Remembering More Than 83,000 Still Missing in Action Today
September 20, 2013 - 7:43 am
Today is POW/MIA Recognition Day, a chance to honor the more than 83,000 personnel still unaccounted for from past conflicts.
“America remains steadfast in our determination to recover our missing patriots. Our work is not finished until our heroes are returned safely to our shores or a full accounting is provided to their loved ones. We must care for the men and women who have served so selflessly in our name, and we must carry forward the legacy of those whose fates are still unknown. Today, and every day, we express our profound appreciation to our service members, our veterans, our military families, and all those who placed themselves in harm’s way to sustain the virtues that are the hallmarks of our Union,” President Obama said in a proclamation.
The POW/MIA is being flown today over the White House; the United States Capitol; the Departments of State, Defense, and Veterans Affairs; the Selective Service System Headquarters; the World War II Memorial; the Korean War Veterans Memorial; the Vietnam Veterans Memorial; United States post offices; national cemeteries; and other locations across our country. “We raise this flag as a solemn reminder of our obligation to always remember the sacrifices made to defend our Nation,” Obama said.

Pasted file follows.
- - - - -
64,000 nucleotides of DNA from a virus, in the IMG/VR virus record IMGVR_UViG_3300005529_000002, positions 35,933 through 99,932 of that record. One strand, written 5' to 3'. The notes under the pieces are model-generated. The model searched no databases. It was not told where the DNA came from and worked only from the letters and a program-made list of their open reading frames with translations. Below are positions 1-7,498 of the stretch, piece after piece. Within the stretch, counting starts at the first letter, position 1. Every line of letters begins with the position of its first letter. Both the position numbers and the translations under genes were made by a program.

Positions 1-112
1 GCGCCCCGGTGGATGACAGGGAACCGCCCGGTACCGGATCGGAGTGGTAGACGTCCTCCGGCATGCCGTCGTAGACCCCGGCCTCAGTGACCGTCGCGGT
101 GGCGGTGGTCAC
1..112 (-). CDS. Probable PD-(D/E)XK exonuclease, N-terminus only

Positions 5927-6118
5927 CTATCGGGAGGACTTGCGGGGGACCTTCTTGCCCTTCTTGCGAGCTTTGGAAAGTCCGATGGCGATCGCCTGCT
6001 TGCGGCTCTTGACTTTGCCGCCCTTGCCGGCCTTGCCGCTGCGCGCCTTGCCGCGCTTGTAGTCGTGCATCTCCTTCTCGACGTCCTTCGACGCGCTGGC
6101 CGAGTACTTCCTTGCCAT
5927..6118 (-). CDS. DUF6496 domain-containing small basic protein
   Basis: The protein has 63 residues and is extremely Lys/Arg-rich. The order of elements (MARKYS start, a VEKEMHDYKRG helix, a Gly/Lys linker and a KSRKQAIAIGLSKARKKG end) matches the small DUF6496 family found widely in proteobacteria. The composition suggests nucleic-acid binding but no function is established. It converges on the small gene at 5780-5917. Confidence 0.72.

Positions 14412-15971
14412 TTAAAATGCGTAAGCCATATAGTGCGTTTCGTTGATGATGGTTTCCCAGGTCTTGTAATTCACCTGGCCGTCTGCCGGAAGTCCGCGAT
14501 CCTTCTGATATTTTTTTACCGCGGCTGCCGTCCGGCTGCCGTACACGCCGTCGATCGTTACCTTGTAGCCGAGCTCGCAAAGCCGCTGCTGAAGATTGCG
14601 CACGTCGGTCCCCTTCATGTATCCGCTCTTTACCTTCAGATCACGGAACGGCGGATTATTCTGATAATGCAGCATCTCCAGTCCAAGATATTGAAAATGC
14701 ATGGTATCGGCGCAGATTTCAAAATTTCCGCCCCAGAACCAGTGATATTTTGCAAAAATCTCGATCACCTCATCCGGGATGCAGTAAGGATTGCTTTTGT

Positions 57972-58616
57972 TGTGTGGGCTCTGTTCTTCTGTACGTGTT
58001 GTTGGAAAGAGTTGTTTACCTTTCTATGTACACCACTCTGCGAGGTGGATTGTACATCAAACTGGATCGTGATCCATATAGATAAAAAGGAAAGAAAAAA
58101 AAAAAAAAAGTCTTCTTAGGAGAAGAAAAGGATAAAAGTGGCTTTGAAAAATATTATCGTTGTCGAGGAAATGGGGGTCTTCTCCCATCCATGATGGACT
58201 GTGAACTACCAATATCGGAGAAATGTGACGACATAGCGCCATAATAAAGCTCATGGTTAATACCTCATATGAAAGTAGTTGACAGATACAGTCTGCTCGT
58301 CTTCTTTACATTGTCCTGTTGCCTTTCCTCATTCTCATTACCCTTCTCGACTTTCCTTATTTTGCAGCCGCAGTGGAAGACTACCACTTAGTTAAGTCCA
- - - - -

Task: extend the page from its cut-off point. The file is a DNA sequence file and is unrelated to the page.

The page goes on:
However, the president is not attending the Pentagon ceremony led by Secretary of Defense Chuck Hagel and Chairman of the Joint Chiefs of Staff Gen. Martin Dempsey. Obama headed to Kansas City to tout progress in economic recovery, a continuance of his ill-timed celebration on Monday.
Observances around the country are traditionally held on the third Friday in September. The day is one of six each year that Congress has mandated the flying of the POW/MIA flag.
“As we honor and remember those Americans who have spent time as Prisoners of War and those who remain Missing in Action, I extend my deepest gratitude for our military personnel and veterans,” Sen. John Cornyn (R-Texas) said. “As the son of a World War II pilot who spent time as a Prisoner of War, I am especially grateful for the sacrifices made. My prayers continue to be with the families of those who are missing, and I pray for them and their loved ones.”
Two separate reviews have found the Defense Department’s operation for locating prisoners of war and service members missing in action to be disorganized and “dysfunctional” despite a 2009 directive from Congress to meet annual identification and recovery targets by 2015.